For printing purposes, you’ll need to use either spot colors or CMYK. CMYK is most commonly used for short-run, affordable, digital print jobs and it’s what’s used if you have a color printer in your office.
The color on your monitor is going to look very different when it’s printed
Orange is a great example of color you’ll probably want to use a spot color for. A CMYK version of a vibrant orange color will turn out looking dirty or brownish in hue. Unless my client has the budget for that, or unless they’re planning to ONLY use their logo for digital/web purposes, I’ll caution them about potential problems with variances in color when printed as CMYK.
When you’re looking at color on the web, which is how it’s mostly done these days, you’re looking at them in RGB mode. There’s a big difference between RGB and CMYK too.
Here’s an example. I recently did a quicky little logo project for a friend of mine and they provided me with their brand color.
Vibrant, right? I said to my friend, “You know this is an RGB color, right?” and he said, “We’ll never use it in print, we know.” In that case, I said 👌🏼:)
But watch what would happen if they printed it using CMYK…
Totally different vibe, right? In this instance, if they DID intend to use this logo for both print and web, we’d need to find a spot color that would allow us to maintain consistency between print and web.
Rule of thumb: design your logo in CYMK and then convert to RGB. This is the way to play it safe when you’re not using spot color.
A final caution about color: Color is going to vary from monitor to monitor and printer to printer. The only way to improve accuracy is to use a spot color where you’re using specific ink (e.g. Pantone) and choosing it from a swatchbook.
The design should work in one color
One of the most important aspects of a functional logo is whether or not it will work in one color. This is what separates the amateurs from the pros, and I can always tell when a logo is going to cause its new owner big problems.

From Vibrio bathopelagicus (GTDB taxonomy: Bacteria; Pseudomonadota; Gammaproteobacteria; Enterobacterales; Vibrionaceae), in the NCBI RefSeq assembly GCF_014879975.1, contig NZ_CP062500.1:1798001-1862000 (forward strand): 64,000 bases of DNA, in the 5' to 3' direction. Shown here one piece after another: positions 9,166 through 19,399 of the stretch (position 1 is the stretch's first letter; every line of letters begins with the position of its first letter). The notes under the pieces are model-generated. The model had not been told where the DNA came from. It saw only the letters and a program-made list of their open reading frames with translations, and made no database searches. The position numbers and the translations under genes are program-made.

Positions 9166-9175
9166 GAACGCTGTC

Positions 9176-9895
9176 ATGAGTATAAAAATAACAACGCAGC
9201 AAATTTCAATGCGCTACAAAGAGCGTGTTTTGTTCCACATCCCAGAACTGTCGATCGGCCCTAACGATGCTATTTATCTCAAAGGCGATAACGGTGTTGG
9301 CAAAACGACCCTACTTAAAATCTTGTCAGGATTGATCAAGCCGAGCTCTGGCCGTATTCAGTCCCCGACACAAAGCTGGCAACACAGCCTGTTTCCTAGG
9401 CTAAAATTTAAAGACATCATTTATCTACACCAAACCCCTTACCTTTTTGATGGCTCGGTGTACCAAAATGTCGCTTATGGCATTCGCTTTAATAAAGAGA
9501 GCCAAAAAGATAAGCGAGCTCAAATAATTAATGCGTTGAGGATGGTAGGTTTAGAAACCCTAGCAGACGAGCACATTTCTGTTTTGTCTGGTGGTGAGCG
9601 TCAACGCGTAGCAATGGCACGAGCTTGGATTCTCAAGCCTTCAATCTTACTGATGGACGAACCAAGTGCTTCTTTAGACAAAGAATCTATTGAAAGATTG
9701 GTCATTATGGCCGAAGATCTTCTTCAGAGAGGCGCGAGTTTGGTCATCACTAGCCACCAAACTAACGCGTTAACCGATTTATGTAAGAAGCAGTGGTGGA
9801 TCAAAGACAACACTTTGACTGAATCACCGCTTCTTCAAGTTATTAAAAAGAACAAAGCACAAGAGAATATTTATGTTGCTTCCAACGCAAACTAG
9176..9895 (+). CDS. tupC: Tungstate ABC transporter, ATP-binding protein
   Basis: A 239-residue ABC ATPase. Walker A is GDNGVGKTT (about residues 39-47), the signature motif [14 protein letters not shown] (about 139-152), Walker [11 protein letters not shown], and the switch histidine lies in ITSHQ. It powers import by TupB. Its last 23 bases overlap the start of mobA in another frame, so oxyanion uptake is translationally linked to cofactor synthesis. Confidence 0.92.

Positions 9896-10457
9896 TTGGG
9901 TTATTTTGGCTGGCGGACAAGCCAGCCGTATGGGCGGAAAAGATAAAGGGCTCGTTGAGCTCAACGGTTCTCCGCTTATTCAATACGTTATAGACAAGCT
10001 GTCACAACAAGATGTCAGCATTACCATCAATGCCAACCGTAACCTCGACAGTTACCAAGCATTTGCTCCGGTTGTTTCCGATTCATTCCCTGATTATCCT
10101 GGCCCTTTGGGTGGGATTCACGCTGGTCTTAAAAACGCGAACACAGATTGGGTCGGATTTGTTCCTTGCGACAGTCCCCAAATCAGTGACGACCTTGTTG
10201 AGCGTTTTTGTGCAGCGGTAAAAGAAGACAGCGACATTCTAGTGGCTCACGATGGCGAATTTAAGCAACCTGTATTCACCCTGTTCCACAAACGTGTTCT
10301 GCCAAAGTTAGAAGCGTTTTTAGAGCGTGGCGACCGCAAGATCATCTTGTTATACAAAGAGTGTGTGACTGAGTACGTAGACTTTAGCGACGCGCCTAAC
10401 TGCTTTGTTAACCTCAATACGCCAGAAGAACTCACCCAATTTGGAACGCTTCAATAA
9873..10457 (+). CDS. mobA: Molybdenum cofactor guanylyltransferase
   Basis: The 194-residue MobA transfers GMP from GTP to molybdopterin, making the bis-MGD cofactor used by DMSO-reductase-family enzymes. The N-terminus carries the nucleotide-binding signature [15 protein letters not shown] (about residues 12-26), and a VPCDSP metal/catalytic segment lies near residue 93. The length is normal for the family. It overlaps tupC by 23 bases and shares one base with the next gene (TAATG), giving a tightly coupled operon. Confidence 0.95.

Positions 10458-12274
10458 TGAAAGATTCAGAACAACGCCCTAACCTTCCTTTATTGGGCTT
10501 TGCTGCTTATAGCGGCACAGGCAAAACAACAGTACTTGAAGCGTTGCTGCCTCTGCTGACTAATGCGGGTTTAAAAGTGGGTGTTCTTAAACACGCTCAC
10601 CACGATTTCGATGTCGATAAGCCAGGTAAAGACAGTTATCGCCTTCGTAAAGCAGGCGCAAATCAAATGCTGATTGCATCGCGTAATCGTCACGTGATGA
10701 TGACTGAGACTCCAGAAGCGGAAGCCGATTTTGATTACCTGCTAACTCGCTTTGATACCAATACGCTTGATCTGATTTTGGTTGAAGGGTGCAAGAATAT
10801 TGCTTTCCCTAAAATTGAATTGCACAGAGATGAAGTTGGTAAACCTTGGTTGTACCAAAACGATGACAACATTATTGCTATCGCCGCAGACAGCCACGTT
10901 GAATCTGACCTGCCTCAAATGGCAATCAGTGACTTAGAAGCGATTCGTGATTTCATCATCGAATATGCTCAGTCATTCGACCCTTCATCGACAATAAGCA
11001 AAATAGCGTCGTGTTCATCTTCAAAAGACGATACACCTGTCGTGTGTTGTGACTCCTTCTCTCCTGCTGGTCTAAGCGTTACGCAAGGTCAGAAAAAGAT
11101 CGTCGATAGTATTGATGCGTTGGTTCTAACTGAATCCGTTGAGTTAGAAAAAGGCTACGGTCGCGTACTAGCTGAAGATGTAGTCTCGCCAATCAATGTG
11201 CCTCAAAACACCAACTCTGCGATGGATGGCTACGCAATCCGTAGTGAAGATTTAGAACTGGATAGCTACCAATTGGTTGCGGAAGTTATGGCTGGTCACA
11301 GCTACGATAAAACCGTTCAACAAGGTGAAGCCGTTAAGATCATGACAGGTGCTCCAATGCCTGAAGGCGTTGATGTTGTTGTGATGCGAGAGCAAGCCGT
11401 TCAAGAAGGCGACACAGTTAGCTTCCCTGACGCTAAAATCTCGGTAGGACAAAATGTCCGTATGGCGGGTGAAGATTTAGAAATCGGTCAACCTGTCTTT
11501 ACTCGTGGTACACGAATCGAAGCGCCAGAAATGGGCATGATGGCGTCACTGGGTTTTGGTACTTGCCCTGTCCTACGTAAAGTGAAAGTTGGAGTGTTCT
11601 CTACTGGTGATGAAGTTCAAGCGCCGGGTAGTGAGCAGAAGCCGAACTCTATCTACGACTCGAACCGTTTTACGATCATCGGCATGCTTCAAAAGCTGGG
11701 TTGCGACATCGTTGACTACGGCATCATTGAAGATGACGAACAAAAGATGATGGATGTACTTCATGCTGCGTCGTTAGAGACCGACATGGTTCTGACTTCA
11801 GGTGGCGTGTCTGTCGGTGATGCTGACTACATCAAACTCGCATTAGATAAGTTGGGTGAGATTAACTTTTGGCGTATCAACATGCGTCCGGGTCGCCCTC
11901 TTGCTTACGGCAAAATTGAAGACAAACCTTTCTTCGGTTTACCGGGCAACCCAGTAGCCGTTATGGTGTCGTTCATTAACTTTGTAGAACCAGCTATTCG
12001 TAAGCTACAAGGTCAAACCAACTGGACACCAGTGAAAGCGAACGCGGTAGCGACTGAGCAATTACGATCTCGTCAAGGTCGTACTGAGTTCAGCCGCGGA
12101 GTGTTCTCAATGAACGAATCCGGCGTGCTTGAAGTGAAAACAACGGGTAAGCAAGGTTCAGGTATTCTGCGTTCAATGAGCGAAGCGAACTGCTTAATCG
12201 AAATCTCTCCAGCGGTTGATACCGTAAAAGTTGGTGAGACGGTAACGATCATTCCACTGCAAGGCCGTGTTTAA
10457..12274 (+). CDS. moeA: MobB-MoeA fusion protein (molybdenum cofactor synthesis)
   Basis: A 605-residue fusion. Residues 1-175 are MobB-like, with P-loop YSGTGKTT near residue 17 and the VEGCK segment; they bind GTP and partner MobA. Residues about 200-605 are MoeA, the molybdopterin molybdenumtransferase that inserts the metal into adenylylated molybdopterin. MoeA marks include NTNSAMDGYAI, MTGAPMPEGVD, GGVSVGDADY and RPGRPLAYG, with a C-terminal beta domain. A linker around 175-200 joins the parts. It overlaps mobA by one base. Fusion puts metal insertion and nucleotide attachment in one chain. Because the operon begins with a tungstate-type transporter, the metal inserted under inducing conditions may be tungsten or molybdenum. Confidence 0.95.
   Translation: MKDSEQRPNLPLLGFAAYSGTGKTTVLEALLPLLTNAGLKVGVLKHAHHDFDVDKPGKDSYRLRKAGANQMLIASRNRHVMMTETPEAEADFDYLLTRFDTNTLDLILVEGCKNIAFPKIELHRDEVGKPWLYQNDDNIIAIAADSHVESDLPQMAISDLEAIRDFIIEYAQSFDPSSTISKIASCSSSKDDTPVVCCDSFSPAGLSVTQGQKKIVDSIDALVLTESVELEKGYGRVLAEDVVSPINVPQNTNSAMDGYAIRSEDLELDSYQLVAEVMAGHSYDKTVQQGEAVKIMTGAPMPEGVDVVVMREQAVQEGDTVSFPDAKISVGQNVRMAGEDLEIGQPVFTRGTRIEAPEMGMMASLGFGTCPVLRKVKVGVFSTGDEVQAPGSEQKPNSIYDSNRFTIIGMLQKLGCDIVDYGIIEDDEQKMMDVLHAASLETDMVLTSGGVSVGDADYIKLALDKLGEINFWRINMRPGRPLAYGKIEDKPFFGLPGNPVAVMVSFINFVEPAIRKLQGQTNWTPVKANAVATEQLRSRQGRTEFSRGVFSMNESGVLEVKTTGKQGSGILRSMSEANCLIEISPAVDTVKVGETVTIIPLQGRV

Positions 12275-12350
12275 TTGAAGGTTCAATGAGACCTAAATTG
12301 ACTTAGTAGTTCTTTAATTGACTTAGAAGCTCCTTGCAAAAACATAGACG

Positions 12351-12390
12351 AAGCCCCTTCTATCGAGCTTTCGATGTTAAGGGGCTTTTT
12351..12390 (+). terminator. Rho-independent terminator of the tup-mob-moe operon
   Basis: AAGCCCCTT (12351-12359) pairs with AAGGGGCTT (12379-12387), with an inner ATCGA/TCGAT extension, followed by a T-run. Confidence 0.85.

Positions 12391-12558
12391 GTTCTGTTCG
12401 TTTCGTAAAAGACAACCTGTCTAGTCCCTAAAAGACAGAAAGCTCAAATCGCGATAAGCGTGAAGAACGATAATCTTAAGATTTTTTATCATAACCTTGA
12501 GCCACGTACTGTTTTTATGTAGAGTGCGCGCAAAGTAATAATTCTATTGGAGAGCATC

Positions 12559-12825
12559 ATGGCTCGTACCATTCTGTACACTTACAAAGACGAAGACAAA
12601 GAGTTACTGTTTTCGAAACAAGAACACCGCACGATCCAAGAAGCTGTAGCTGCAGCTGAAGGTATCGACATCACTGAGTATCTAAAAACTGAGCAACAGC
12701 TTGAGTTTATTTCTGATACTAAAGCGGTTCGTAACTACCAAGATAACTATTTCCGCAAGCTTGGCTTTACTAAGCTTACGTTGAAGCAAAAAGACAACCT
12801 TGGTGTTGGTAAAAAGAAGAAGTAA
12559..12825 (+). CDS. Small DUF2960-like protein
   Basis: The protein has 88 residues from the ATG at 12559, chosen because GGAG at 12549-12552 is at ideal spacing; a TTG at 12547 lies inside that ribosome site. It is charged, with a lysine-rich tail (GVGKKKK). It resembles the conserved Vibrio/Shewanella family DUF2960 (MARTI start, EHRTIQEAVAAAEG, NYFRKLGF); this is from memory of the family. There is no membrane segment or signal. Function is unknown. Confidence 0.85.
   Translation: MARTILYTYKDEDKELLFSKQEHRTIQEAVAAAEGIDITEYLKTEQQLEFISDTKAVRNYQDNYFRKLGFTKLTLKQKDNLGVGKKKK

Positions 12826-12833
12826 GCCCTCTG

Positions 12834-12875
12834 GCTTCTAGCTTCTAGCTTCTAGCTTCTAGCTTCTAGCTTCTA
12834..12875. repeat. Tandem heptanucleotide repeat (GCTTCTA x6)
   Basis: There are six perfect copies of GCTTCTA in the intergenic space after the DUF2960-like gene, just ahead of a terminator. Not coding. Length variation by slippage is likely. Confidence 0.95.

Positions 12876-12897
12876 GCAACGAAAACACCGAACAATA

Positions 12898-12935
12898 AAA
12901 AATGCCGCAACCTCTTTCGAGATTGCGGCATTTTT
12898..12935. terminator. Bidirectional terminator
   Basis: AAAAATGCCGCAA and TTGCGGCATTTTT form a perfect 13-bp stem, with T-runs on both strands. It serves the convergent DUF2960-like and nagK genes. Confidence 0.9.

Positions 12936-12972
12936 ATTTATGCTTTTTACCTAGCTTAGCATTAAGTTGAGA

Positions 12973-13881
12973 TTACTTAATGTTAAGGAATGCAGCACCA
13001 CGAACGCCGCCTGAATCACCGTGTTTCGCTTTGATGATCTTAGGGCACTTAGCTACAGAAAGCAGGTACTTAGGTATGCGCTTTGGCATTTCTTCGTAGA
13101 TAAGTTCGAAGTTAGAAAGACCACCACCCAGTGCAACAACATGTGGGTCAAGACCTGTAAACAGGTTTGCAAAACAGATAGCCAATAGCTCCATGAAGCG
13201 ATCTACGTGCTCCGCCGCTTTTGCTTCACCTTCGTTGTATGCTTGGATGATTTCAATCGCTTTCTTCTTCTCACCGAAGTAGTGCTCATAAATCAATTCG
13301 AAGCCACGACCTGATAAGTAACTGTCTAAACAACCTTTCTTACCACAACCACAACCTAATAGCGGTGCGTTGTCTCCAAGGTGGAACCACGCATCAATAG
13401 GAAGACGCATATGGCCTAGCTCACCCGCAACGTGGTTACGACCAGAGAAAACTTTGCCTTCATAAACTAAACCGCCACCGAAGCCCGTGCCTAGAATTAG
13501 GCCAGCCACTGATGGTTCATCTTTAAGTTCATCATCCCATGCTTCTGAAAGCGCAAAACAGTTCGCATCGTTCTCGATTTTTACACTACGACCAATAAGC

When will you ever need a one-color logo?
— When full-color printing methods are cost prohibitive
— Stuff. Stuff just comes up
Here’s an example of a mark I designed for a restaurant in San Francisco. I knew they’d be using embroidery for their staff uniforms, so mocked it up to make sure it would work in one color and without losing detail.
When presenting in one color, I sometimes use color as a background to add a bit of fun and show it in reverse (white on top of a black or colored background).
If you want to trademark it, the design must be distinctive
Again, not an attorney, but I’ll link you to someone who can explain this better.
In short, you can’t trademark a generic or universal symbol or concept.
Say you’re opening a yoga studio… you can’t “own” the concept of using a lotus flower in your logo and prohibit all other yoga studios from using that idea. You can’t exactly claim dibs on generic logo concepts like hearts, stars, trees, roofs, globes, teeth, flowers, light bulbs, gears, “V-men” etc.
“In order to receive approval from the USPTO, you must design a logo that possesses a distinctive character. In other words, there must be something unique about your logo that sets it apart from all the other stars, pine trees, light bulbs, etc. that exist as registered trademarks.
Some companies, such as Macy’s, add their word mark to a generic symbol. Others incorporate design twists that make generic symbols distinctive. Examples include the bite missing from the Apple logo. If you want to use a common symbol for your logo, then it must possess similarly distinctive characteristics.”
If obtaining a trademark is important, it’s a good idea to pursue a custom, original, distinctive design and consult a trademark attorney as well.
When I create logo designs for clients, I create them from my own imagination and sketches. It’s not entirely impossible that something my imagination comes up with will have been done before (there’s nothing new under the sun!), but it’s unlikely that there won’t be a distinctive difference.
Besides, a distinctive and unique logo is a great way for your brand to stand out as something unique, different, and original.
If you’d like to work with me to create yours, shoot me an email!
A functional logo is one that:
— Is created in vector format
— Is scalable
— Has variations as needed for different use contexts
— Works in one color
— Uses functional colors
— Uses legal fonts
— Fonts are converted to vector artwork
— Ideally, has a distinctive quality that allows it to be trademarked
Was this helpful? If you have any questions, hit me up in comments!
Taughnee Stone is an award-winning designer, brand strategist, and location-independent business owner for over 15 years. Originally from Anchorage, Alaska, she now lives in Croatia with her husband, energetic Samoyed, and three bossy cats.